Leaders of the world’s top 20 economies have endorsed an economic growth-oriented development strategy as part of an outcome document they adopted at the end of the G-20 summit in Seoul, South Korea.
The Seoul Development Consensus for Shared Growth commits G-20 member countries to helping developing countries “maximize their growth potential.”
The G-20 leaders also endorsed the Multi-Year Action Plan on Development, which maps the concrete measures needed to ease the bottlenecks to growth in developing countries as outlined in the consensus.
The consensus and action plan were drafted by the South Korean government, along with the World Bank and other multinational agencies.
>> G20 Leaders Expected to Adopt New Development Plan
The consensus identifies identifies nine priority areas where action and reform are deemed to be most needed: infrastructure building, human resources development, private investment and job creation, trade promotion, domestic resources mobilization, financial inclusion, resilient growth and knowledge sharing.
Among the specific actions outlined in the multiyear plan towards addressing key challenges in these areas are developing comprehensive infrastructure action plans, creating international comparable skills indicators, enhancing trade capacity and market access, enhancing coherence and coordination of global food and agriculture policies and supporting the development of more effective tax systems.
The plan sets target dates for all specific actions it outlines. Leaders have also agreed to review its progress and consider adding additional measures at their next summit in France in 2011.
Initial reactions from the developemnt community to this economic growth-driven approach have been largely positive but various aid groups warned that this new focus should not deter the G-20 from keeping its aid promises.
Some groups noted the consensus lacks elements of financial transparency.
“What is missing from the Seoul communiqué are the key elements of global financial transparency: country by country reporting for multinational corporations, automatic tax information exchange, full disclosure of corporate ownership or beneficiaries of offshore trusts and accounts, and a tougher stance on non cooperative jurisdictions,” John Christensen, director of the Tax Justice Network, argued.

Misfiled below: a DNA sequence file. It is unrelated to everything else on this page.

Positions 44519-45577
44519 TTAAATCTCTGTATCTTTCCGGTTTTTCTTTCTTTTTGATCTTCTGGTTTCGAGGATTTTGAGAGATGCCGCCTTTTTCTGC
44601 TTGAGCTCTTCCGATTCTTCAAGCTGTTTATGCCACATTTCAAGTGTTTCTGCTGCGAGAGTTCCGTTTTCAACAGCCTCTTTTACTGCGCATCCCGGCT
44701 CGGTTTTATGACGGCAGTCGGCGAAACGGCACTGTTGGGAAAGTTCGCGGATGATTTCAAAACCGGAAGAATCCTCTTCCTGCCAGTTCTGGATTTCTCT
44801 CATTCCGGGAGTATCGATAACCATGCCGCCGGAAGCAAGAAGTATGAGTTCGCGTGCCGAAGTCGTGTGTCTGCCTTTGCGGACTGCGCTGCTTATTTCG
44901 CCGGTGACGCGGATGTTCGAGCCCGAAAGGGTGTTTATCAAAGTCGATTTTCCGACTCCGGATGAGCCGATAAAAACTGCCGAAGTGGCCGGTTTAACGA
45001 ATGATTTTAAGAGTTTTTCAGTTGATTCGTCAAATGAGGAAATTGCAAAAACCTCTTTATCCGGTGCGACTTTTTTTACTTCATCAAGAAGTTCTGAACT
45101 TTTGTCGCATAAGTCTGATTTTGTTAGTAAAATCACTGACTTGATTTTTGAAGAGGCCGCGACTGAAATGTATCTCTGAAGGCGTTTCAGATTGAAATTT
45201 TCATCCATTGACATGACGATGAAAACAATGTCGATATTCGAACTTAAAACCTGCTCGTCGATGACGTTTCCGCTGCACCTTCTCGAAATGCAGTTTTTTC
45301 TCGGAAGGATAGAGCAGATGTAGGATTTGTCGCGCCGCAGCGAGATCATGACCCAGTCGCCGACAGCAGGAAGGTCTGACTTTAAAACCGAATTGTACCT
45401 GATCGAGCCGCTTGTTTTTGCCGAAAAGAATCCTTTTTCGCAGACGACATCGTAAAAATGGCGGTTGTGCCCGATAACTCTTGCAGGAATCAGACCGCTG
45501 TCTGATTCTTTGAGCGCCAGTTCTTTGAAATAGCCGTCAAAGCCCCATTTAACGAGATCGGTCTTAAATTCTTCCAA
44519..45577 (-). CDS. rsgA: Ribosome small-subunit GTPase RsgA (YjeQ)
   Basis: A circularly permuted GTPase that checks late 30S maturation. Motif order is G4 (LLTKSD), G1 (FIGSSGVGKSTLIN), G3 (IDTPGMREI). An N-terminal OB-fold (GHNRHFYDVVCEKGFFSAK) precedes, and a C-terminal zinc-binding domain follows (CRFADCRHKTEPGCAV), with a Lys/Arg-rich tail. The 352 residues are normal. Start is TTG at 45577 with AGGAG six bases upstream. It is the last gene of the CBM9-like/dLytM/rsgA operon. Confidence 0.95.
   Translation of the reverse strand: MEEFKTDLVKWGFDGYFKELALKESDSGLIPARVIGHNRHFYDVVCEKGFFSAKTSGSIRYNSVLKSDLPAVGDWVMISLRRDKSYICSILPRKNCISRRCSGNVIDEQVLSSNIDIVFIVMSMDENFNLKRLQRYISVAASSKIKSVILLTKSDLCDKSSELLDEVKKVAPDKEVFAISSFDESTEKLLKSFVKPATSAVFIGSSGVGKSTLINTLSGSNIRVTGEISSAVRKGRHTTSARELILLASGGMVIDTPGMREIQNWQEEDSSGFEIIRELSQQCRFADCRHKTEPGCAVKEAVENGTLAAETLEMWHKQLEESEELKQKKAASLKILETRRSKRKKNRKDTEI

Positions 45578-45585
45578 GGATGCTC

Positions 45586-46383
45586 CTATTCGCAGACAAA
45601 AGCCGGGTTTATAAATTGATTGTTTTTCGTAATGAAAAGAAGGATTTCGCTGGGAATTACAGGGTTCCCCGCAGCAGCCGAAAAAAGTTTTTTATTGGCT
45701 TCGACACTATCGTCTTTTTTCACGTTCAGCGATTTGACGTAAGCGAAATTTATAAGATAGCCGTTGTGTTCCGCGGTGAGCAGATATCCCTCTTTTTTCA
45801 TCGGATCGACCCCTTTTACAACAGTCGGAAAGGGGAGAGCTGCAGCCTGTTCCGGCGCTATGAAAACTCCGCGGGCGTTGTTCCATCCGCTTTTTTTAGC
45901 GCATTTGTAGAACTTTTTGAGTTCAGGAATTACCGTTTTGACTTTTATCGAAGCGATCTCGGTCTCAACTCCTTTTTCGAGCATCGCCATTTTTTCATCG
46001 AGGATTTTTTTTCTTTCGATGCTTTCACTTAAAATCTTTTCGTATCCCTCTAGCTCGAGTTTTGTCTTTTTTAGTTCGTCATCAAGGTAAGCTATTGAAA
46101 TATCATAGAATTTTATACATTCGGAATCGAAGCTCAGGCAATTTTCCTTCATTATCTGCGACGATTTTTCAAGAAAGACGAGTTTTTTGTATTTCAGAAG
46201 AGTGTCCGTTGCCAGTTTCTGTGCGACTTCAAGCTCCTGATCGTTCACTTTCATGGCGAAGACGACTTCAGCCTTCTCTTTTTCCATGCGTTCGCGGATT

ODA, trade and IMF reforms
G-20 leaders pledged to “take concrete actions” to increase their financial and technical support for poor countries and follow through on existing aid commitments.
In addition, the group has reaffirmed its commitment to free trade and pledged to refrain from introducing any form of protectionist trade action.
The group has also adopted measures to reform the International Monetary Fund, including a shift in quota shares of developing countries and under-represented IMF members of more than 6 percent. The outcome document says it will complete work on this measure by its next annual meeting in 2012.
Power shift within the IMF is among the long-standing issues being pushed by several members the international development community. Proponents of the shift, however, appear to be unsatisfied with the G-20’s proposal.
“The much-heralded reform of IMF voting amounts to little more than robbing Peter to pay Paul. In reality, developing countries quota share will only increase by 2.8 per cent. Pakistan, Bolivia and Nigeria are paying for China and Brazil’s gain,” Jasmine Burnlye of Oxfam International said.